Team doctor sees Lagares about elbow injury

Mets expect outfielder to recover from nagging issue after offseason rest

Team doctor sees Lagares about elbow injury

NEW YORK -- Mets outfielder Juan Lagares saw a team doctor Wednesday regarding a right elbow injury that has bothered him as far back as 2013. Still, much like a year ago, the club does not anticipate Lagares needing any treatment beyond rest.

"Due to the fact that he never complained all summer about anything," manager Terry Collins said, "I just think all it's going to be is a, 'Hey look, you're back, go get 'em.' So that's it."

Fresh off a National League Gold Glove Award-winning season in 2014, Lagares regressed in most traditional and advanced defensive statistical categories in '15, falling from 58 Defensive Runs Saved the past two seasons to merely two this year, according to Baseball Reference. He also recorded just three outfield assists after compiling 21 the previous two seasons, while popular advanced metrics assigned negative value to his throwing arm for the first time ever.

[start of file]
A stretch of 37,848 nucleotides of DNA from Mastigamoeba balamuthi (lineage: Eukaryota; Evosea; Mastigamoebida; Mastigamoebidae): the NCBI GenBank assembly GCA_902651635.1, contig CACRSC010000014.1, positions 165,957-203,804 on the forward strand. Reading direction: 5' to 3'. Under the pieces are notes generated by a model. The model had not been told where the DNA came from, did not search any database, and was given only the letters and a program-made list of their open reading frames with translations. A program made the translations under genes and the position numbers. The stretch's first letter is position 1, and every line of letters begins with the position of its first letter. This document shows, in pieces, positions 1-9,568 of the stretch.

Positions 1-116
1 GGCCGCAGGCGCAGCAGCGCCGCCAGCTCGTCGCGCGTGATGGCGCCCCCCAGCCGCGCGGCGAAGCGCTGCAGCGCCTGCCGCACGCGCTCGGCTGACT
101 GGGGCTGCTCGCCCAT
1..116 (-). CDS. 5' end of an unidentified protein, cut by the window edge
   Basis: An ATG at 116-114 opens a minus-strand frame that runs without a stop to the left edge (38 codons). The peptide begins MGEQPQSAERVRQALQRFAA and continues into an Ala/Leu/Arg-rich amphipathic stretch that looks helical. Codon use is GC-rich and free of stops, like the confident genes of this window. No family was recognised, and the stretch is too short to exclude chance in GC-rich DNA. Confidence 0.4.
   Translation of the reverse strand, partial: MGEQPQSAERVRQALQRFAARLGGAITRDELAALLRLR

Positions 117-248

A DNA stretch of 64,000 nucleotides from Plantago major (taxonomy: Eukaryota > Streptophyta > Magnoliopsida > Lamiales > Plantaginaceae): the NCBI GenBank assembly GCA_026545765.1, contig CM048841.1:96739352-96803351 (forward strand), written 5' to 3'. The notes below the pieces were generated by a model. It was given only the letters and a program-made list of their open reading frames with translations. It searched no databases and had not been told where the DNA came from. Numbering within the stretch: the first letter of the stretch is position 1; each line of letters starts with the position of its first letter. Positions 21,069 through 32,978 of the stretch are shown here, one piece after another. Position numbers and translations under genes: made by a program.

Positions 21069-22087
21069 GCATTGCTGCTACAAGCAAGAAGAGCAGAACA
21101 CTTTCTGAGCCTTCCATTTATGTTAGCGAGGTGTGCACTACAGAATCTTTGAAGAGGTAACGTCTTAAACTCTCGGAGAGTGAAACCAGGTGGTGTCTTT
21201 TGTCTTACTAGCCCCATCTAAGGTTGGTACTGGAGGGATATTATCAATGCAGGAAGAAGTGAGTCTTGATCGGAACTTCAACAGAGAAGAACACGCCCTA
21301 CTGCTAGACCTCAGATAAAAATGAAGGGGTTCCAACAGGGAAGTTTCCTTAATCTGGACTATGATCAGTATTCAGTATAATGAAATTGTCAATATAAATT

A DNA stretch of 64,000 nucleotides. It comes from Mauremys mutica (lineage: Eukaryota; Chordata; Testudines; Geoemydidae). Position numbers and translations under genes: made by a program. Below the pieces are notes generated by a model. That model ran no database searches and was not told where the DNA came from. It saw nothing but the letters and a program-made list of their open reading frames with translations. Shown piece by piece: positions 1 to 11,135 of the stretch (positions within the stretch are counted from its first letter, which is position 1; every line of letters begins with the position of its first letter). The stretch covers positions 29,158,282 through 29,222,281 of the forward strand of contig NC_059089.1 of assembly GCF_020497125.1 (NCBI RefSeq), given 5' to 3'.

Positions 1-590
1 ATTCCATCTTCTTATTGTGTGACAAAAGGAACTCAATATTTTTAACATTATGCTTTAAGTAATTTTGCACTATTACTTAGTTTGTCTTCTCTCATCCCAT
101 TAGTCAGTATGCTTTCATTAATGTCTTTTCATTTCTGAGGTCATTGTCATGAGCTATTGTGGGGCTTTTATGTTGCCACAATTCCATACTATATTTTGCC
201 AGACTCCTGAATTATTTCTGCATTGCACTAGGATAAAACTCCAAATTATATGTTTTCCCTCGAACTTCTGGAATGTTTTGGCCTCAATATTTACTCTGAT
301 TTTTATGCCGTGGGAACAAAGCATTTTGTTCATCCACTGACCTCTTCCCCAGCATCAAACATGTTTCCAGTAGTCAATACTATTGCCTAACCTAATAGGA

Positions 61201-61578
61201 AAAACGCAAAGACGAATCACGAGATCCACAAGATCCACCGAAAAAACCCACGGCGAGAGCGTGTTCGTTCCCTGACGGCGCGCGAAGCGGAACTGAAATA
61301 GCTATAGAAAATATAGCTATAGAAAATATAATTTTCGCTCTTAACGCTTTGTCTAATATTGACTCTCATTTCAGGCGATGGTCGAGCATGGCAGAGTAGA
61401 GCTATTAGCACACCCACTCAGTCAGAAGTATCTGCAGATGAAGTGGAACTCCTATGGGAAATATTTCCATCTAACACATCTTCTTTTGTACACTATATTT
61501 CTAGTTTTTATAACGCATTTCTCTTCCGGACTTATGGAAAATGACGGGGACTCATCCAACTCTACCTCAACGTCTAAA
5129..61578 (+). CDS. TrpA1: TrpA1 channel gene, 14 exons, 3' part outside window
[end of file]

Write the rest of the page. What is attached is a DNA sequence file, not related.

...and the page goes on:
There was a thought last winter that Lagares would undergo surgery on his elbow, but he never did. Upon reporting to Spring Training, he said he hoped to protect his arm before unleashing it at full strength once the season started.

During the spring, Lagares signed a four-year, $23 million contract extension that will kick in next season. But he lost playing time throughout this season, serving mostly as a defensive replacement in October. The Mets are still committed to using Lagares regularly, but they may sign a left-handed center fielder to platoon with him next season.

"Defense has been an issue for us over the course of the season," general manager Sandy Alderson said, noting that Michael Conforto and Curtis Granderson will receive the lion's share of playing time in left and right field, respectively. "It's definitely something that we have to keep in mind."

Anthony DiComo is a reporter for MLB.com. Follow him on Twitter @AnthonyDiComo and Facebook, and listen to his podcast. This story was not subject to the approval of Major League Baseball or its clubs.